The child is wrapped in a tallitA four-cornered garment to which ritual fringes (tzitzit/tzitzi'ot) are affixed. The knots in the fringes represent the name of God and remind us of God's commandments. The tallit is worn during prayer and can also be drawn about oneself or around the bride and groom to symbolize divine protection..
It is a sedimentary process,
each wrapping a layer through years to come.
the sum of those wrappings,
encrusted with time, places, people.
And seeing the tzitzitA set of fringes tied and knotted on each of the four corners of a tallit, symbolizing and reminding the user of God's commandments. Some Jews wear tzizit under their clothes at all times, with the fringes visible.,
will remember to remember
moments like leaves
which live to fall to the forest floor of memory.
Other communities, keeping faith,
in a single time, in a single moment,
in other rooms.
swaying to the same rhythms,
same songs, same seasons, joys, sorrows.
All this exists in the moment, unseen.
The child steps from the periphery to the bimahThe stage or platform on which the person leading prayers stands.,
is ringed by the attendants of the TorahThe Five Books of Moses, and the foundation of all of Jewish life and lore. The Torah is considered the heart and soul of the Jewish people, and study of the Torah is a high mitzvah. The Torah itself a scroll that is hand lettered on parchment, elaborately dressed and decorated, and stored in a decorative ark. It is chanted aloud on Mondays, Thursdays, and Shabbat, according to a yearly cycle. Sometimes "Torah" is used as a colloquial term for Jewish learning and narrative in general.,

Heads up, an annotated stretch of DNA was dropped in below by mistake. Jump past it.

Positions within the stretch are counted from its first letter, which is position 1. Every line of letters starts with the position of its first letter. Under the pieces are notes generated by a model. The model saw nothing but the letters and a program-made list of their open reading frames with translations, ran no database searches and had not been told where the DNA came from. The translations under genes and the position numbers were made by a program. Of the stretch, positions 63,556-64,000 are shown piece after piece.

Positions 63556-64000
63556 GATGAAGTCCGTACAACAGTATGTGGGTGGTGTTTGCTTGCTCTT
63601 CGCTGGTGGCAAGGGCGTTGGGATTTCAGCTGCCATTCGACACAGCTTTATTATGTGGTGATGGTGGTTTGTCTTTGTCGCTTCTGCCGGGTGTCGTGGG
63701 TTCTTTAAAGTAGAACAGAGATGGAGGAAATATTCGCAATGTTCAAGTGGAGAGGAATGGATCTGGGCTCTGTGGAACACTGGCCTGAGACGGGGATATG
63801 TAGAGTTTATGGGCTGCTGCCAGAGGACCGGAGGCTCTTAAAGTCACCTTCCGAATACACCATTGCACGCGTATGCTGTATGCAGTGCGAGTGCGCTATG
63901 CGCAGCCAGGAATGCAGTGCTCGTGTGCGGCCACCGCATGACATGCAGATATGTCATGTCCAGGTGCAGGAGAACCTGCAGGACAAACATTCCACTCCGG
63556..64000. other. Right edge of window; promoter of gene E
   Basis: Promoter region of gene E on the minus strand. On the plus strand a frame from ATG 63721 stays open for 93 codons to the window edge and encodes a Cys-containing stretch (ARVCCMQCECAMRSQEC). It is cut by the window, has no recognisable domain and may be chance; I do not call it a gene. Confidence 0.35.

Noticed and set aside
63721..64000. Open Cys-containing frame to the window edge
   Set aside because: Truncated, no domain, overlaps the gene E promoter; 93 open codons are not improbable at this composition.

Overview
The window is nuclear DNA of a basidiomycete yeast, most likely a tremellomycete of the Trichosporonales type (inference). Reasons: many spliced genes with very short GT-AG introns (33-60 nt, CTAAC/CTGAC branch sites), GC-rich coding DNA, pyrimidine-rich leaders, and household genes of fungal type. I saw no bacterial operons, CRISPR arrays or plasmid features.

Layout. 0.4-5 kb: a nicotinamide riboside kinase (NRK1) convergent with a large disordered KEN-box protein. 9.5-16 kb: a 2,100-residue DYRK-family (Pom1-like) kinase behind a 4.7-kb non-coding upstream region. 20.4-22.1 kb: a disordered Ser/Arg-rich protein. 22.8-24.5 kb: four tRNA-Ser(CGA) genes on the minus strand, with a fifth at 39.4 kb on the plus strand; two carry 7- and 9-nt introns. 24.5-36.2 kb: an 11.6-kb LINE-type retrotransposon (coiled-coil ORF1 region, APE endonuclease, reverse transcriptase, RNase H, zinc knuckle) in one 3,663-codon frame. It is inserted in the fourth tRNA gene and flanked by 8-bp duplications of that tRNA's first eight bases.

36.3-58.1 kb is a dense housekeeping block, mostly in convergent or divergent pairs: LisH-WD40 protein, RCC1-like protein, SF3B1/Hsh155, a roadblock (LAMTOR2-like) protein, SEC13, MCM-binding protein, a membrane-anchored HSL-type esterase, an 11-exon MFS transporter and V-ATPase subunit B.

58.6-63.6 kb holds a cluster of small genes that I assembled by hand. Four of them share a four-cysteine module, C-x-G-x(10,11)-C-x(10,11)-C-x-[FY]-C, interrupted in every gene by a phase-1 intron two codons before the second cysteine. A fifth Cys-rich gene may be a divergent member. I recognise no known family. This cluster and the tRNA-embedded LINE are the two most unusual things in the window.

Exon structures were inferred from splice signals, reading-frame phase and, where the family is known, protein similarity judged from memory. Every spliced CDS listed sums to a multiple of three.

behind them, the Ark,
surrounded by this community
to be gathered to its breast.
The child presses the tzitzit to the Torah.
In that act,
sinking to its most profound depths,
the child reaches through to touch an eternity,
constructed and constructing,
the child touches there
the writing hands,
the praying hands,
Used by permission of author